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Under the U.S.-Panama Free Trade Agreement (FTA), the U.S. pork industry receives significant relief from Panama’s historically high duties on imported pork.

Preparation for Panama FTA Pays Off for Pork

The U.S.-Panama Free Trade Agreement (FTA) entered into force Oct. 31, further enhancing market access for U.S. pork in Central America.

The U.S.-Panama Free Trade Agreement (FTA) entered into force Oct. 31, further enhancing market access for U.S. pork in Central America. Under this agreement, the U.S. pork industry receives significant relief from Panama’s historically high duties on imported pork. For example:

· Duties ranging from 60 to 70% on most pork cuts have been eliminated through a duty-free, 3,520 ton tariff rate quota (TRQ).

· Panama’s 15% duty on bacon, cured hams and pork fat was eliminated through a duty-free TRQ of 1,399 tons.

· Duties ranging from 15 to 30% on certain prepared and preserved items were eliminated through a duty-free TRQ of 670 tons. This includes packaged deli ham and precooked bacon, both popular U.S. pork items.

· The tonnage covered by each of these TRQs will be increased annually until reaching unlimited duty-free volumes in the 15th year of the agreement.

The U.S. Meat Export Federation (USMEF) projects that these market access improvements could boost annual pork and pork variety meat exports to Panama over the $30-million mark by 2016. Even with pre-FTA duty rates in effect, exports to Panama through October of this year reached nearly 10.3 million pounds valued at $11.6 million. This makes Panama the 18th-largest volume market for U.S. pork and 17th in terms of value.

The United States is Panama’s largest supplier of pork, followed by Denmark and Canada. Canada has negotiated a trade agreement with Panama that offers similar terms for pork, but it has yet to be implemented.

Although the U.S.-Panama FTA has only been in effect for a few weeks, USMEF has been actively marketing U.S. pork in Panama for some time.  “We were ready to hit the ground running in Panama, thanks to behind-the-scenes groundwork that was done in anticipation of the trade agreement,” explains Gerardo Rodriguez, USMEF director of trade development for Central America and the Dominican Republic. “This included early identification of potential marketing opportunities and beneficial partnerships with importers, processors and distributors. USMEF has been working on the educational aspects of our marketing strategy so that when the FTA took effect we could fully capitalize on this opportunity.”

In July 2011, USMEF chose Panama City as the venue for its first major product showcase in Central America. The two-day program attracted more than 75 buyers from Panama, Guatemala, Belize, El Salvador, Costa Rica, Nicaragua, Honduras, Columbia, Chile, Peru and the Dominican Republic, introducing them to high-quality U.S. meat products. The turnout of U.S. exporters was also outstanding, as they sought to gain an early foothold in a market where trade barriers would soon be lowered.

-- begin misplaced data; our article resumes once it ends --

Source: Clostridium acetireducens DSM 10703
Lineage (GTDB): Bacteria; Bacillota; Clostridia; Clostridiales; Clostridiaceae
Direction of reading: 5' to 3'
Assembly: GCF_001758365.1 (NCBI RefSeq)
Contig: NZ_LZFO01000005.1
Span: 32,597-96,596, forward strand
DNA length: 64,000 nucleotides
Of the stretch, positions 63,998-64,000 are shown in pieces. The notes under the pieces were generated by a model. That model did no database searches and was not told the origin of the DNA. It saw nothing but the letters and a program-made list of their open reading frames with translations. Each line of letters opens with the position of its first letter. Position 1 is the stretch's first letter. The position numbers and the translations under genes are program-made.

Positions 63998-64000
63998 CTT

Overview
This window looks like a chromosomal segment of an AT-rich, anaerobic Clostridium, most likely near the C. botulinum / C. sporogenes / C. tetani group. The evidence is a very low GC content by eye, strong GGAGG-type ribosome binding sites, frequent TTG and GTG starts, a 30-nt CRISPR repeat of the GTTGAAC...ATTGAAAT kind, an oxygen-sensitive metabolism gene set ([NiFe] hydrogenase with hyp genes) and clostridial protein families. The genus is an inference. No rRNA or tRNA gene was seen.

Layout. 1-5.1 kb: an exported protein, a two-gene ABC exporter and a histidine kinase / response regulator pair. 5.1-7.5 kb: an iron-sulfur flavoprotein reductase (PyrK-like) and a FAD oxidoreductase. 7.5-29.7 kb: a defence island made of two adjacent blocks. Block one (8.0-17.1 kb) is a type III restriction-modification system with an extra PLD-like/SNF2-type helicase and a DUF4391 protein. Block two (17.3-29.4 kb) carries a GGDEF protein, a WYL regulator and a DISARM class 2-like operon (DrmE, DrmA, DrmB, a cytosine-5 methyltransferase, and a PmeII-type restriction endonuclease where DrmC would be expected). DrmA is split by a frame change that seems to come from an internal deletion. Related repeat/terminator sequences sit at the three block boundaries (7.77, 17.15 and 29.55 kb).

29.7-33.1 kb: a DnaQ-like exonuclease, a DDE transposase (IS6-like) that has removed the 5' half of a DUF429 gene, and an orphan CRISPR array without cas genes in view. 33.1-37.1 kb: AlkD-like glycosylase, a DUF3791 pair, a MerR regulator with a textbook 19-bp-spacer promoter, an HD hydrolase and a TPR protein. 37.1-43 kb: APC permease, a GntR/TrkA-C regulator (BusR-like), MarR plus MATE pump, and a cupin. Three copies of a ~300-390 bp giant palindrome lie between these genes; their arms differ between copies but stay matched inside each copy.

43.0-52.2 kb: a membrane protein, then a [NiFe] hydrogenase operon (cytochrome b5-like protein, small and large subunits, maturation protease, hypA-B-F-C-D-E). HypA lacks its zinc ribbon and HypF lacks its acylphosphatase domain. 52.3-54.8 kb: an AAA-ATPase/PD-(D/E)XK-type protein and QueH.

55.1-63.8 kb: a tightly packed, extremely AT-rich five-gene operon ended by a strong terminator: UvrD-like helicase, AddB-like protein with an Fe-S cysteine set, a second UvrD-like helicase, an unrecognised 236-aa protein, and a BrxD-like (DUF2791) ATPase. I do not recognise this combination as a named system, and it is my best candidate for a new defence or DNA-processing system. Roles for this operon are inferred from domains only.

“Our main goals of the product showcase were to give USMEF members a chance to see the market firsthand, allow them to meet face-to-face with importers, and educate them about the rapidly growing opportunities in the region,” Rodriguez says.

U.S. pork exports have been achieving success in Central America for some time, according to Rodriguez, thanks to the Dominican Republic/Central America Free Trade Agreement (CAFTA-DR) that was implemented several years ago. Panama was the only Central American country not included in CAFTA-DR. He says CAFTA-DR has been especially beneficial in developing a strong market in Honduras, which is now a top 10 destination for U.S. pork in terms of both volume and value. Through October, this year’s pork and pork variety meat exports to Honduras reached 34.7 million pounds valued at $37.3 million.

Guatemala has also been an outstanding growth market for U.S. pork in 2012, as exports through October increased 28% in volume (22.8 million pounds) and 24% in value ($23 million) compared to the same period in 2011. This placed Guatemala 14th in both volume and value among all international destinations for U.S. pork. Export value has also increased significantly this year in Costa Rica ($5.4 million, more than 34%) and El Salvador ($5.3 million, more than 29%).

“With duty rates and other trade barriers being lowered, CAFTA-DR has opened many new doors for U.S. pork in Central America,” Rodriguez says. “That experience is one of the reasons USMEF is so excited about the opportunities created by the U.S.-Panama FTA.”

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